While conflict levels determine the efficiency of a team’s performance, it is highly essential to identify the underlying humanistic facets that contribute to both interpersonal and intrapersonal conflicts for their minimization and effective management. At the same time, a team’s contextual factors and personal characteristics are among the facets that form job satisfaction as a measure of an employee’s contentment that determine the occurrence of conflicts, organizational behavior, and its concept of motivated behavior that determines team success (Robbins & Judge, 2016). In addition, the consideration of its level is especially essential for the building and appropriate performance of non-profit teams where financial remuneration is absent, and the motivation should exclude this option.
Setting the Tone for the Team
In the article “Setting the Tone for the Team: A Multi-Level Analysis of Managerial Control, Peer Control, and Their Consequences for Job Satisfaction and Team Performance,” Walter et al. (2021) address the impact of peer control on job satisfaction and team’s performance and its connection with managerial control. The authors define peer control designed and implemented by team members as a particular type of control “which occurs laterally between employees with no formal authority over one another” (Walter et al., 2021, p. 851). It has two distinct dimensions that determine its impact on employees – peer control may be direct and indirect. Direct peer control presupposes noticing employees’ behavior and the results of their performance and open response, including correcting mistakes, praising for a good job, discussing outcomes, or reporting dishonest members (Walter et al., 2021). In turn, indirect peer control refers to gossiping or avoiding peers whose performance is regarded as poor.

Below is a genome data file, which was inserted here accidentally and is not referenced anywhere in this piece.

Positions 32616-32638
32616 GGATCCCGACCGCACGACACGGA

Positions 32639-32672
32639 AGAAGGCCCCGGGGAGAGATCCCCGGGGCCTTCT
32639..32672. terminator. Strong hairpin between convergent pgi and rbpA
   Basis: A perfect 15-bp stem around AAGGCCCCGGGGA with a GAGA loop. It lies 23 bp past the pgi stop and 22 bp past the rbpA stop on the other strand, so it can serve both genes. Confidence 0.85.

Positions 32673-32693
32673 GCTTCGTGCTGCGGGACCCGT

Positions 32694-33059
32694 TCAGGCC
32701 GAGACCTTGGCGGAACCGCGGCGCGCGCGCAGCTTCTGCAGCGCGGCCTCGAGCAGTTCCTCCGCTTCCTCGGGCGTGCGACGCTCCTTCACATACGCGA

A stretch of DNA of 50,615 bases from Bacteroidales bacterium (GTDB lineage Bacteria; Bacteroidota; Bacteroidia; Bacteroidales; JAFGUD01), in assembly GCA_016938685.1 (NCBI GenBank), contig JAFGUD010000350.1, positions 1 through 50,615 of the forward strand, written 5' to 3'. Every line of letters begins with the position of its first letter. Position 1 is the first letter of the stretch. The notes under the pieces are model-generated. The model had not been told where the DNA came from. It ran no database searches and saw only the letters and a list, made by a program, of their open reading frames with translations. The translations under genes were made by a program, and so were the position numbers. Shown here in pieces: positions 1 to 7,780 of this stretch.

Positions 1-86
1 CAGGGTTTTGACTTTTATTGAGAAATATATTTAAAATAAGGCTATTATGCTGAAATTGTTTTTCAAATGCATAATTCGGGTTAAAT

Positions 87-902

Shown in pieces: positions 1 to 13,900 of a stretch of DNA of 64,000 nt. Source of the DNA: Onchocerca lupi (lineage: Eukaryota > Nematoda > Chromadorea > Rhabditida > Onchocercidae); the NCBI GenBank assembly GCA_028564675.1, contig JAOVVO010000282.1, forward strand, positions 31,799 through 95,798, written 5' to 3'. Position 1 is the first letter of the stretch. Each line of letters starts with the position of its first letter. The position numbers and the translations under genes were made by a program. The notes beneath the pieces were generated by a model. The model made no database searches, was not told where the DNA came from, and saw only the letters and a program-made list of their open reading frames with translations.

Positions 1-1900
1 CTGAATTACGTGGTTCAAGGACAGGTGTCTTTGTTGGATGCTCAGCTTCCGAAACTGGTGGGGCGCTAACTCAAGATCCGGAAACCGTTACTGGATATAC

Due to the spread of self-managed team working in the present day, peer control has become increasingly common in various organizations. According to Robbins & Judge (2016), a self-managed team accepts supervisory responsibilities, such as work scheduling and planning, making and operating decisions, assigning tasks, and evaluating members. Thus, all these activities presuppose the existence of peer control within a team. In general, it may be regarded as the derivative of managerial control, and it occurs when the latter becomes ineffective. In this case, team members may initiate peer control by authorizing it through the delegation of control responsibilities to team leaders, creating behavioral norms, and restructuring work patterns. In addition, direct peer control has the characteristics of formal managerial control as it focuses on the transparency of task assignment, performance-oriented approach, feedback in relation to results, and strong leadership. Moreover, by serving as role models, leaders from team members promote appropriate organizational behaviors and contribute to the reduction of indirect peer control.